“Oh, I can’t. I could never afford such a thing.”
“Isn’t that what you truly want to do?”
“It is, but Papa could never afford such a thing.”
I looked up at Zel, who nodded in silent agreement. Then, standing up, I took little Gigio’s hand. “Come on, let’s go inside.”
Gigio’s clothes were a bit worn. He had on a pair of short brown pants and a collared black shirt, with black socks and brown shoes. Zelus and I wore the finest of white linen. I was in a dress with a puffy petticoat and he had on a suit.
The shopkeeper looked us over. “Yeah, what do you want?”
“Sir, this young man would like to see your best camera,” I said, smiling at him.
The man looked over the counter to see Gigio.
“And just who is he to you?”
“I don’t see how that is any of your business, sir. But he is our little friend,” Zel replied.
“Humph, what’s a street urchin doing with the likes of you tourists?” the grumpy shopkeeper gruffed.
I knew what he meant. He was referring to the color of our skin. It’s enough to enrage a god that mortals still live like this. My brother knew precisely how to handle it.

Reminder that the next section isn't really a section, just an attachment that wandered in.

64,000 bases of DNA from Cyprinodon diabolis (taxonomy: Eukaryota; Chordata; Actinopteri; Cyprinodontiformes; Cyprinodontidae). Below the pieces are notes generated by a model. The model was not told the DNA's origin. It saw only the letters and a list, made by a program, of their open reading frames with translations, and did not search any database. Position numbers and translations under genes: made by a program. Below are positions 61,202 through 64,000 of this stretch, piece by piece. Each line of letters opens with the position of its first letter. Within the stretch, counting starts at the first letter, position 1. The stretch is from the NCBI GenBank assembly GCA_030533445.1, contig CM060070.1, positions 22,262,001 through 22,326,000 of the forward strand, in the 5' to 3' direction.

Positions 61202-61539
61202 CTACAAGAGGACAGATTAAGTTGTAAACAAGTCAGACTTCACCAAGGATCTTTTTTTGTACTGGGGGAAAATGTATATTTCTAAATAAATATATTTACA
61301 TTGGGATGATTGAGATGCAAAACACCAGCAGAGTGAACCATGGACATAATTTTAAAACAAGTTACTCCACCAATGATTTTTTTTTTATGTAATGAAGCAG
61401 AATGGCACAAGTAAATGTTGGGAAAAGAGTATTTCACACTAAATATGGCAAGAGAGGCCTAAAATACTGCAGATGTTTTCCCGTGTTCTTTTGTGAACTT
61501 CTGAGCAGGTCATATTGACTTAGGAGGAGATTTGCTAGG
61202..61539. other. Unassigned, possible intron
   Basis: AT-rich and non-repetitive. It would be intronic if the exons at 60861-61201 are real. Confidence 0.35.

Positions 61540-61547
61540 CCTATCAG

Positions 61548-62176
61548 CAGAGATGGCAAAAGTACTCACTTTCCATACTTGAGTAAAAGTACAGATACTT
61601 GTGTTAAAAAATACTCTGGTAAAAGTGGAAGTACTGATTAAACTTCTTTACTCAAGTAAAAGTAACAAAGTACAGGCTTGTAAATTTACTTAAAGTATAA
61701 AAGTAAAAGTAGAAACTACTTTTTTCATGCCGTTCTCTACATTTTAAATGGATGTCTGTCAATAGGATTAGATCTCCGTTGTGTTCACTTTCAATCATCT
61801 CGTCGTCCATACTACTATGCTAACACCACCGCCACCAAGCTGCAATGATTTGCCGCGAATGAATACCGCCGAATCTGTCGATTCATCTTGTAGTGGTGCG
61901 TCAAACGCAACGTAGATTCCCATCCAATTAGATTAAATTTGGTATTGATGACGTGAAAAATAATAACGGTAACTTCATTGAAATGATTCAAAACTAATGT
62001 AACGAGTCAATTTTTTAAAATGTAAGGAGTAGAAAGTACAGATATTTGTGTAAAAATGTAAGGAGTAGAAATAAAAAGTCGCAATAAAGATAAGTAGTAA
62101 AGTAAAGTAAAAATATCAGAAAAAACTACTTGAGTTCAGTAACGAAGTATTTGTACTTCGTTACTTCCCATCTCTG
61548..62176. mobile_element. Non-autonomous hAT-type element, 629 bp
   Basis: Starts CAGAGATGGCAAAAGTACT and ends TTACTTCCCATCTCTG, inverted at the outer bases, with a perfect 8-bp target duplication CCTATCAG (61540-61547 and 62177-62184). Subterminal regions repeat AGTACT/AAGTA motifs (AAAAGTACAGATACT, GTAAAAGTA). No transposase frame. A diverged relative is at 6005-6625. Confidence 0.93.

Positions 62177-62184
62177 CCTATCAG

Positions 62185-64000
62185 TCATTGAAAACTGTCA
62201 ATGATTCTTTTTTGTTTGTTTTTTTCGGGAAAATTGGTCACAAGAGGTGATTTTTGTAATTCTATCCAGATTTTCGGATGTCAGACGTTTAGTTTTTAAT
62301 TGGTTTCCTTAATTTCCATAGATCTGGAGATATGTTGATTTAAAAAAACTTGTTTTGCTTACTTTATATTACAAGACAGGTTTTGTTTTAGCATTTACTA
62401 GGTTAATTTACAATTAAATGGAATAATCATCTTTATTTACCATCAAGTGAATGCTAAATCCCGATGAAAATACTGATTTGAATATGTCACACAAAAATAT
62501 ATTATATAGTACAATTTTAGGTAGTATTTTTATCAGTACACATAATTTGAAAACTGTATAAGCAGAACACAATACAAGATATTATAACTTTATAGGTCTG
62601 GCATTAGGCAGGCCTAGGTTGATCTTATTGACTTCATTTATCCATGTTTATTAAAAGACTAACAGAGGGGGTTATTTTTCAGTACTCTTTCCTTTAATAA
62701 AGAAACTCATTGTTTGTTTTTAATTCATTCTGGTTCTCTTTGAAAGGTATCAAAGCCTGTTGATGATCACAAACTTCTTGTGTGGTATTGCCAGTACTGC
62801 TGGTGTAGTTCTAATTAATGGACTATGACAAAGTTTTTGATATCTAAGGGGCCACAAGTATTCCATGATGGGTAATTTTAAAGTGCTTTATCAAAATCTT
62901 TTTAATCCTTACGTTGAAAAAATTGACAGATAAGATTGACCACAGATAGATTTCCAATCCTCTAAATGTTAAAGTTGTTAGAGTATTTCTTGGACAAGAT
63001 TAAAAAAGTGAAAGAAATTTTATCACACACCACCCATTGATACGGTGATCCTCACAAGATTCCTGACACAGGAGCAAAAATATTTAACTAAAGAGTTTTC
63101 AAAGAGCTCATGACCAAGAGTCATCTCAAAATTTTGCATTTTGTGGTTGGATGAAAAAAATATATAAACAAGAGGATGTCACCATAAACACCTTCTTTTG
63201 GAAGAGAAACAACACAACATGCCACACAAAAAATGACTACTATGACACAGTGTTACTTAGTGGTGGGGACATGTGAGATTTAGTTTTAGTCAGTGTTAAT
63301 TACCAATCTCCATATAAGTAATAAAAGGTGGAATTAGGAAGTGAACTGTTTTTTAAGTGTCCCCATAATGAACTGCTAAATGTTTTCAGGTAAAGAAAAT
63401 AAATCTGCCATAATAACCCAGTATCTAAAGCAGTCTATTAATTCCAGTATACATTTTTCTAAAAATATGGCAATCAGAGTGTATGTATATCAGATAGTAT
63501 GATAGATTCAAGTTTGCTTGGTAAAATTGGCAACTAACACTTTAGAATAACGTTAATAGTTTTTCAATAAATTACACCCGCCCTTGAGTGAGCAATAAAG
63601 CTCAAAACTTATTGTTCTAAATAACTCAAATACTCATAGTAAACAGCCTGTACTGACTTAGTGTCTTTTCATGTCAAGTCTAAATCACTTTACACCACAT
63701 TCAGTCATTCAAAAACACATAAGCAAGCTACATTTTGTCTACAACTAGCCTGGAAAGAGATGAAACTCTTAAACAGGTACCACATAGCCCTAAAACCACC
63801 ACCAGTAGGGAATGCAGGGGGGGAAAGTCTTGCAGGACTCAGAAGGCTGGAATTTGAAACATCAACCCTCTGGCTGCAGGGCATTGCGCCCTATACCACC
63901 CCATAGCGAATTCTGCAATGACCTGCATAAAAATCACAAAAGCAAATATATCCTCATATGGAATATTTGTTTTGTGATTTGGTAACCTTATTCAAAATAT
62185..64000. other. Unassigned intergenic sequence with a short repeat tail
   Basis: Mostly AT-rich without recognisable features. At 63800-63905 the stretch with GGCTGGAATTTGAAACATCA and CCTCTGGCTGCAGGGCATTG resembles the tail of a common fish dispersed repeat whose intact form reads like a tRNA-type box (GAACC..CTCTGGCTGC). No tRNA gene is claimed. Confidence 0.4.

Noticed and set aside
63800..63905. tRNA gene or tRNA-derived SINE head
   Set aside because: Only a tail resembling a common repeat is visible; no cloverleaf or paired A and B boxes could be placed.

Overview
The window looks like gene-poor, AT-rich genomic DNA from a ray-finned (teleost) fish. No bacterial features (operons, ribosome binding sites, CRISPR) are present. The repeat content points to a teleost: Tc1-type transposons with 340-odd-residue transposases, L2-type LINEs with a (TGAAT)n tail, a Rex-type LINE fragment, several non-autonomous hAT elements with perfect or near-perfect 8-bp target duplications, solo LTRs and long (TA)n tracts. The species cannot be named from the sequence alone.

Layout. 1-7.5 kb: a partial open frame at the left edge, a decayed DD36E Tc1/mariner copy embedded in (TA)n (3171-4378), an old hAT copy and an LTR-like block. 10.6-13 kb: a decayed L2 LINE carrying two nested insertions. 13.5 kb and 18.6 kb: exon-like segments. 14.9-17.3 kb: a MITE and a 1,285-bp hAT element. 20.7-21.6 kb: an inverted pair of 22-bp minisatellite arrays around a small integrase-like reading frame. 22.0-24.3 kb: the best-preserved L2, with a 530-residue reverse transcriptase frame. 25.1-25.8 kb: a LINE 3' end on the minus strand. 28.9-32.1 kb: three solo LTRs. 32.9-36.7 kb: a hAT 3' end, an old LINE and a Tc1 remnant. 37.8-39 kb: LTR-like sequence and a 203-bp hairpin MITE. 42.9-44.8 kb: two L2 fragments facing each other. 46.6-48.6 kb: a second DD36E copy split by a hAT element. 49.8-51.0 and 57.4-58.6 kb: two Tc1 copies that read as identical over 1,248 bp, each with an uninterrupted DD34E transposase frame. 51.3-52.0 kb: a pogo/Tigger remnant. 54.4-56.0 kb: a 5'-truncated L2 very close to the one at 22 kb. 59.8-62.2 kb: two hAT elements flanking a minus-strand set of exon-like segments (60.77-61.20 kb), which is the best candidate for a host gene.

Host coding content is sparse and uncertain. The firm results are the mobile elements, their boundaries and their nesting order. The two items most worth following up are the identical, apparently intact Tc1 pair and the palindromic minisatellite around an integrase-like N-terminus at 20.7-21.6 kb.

“This lad is a ward of ours, and we are here from abroad to spoil him. Now, if you don’t mind, please show him the camera he wants.” Zelus took out his money clip and flashed it in front of the shopkeeper.
Not long after, we were at Gigio’s home. His father met him at the door. He was so surprised to see his son standing there with his arms full of groceries and packages all around him.
Zelus and I had left a note pinned to the lad explaining how he had come by such lavish gifts, and we left him.
That night we were sitting on the roof of Gigio’s house, listening to his family talking about the day the gods blessed them.
I looked at the picture Gigio had left for me, smiling. I knew he’d told no one about us. His family had told people in the village that a pair of angels had blessed them that day. Zelus and I were used to being called angels. That’s how we are kept alive to the mortals. We have done so many things like this. I had left Gigio a feather once a long time ago to thank him for his worship and for keeping our memory alive, and here he had returned the favor.
I sat on the park bench and noticed how big the trees were now. I needed this memory of Gigio.
“A happy Victory blessing on you, Gigio, my little friend,” I said. “It’s my turn to keep your memory alive.”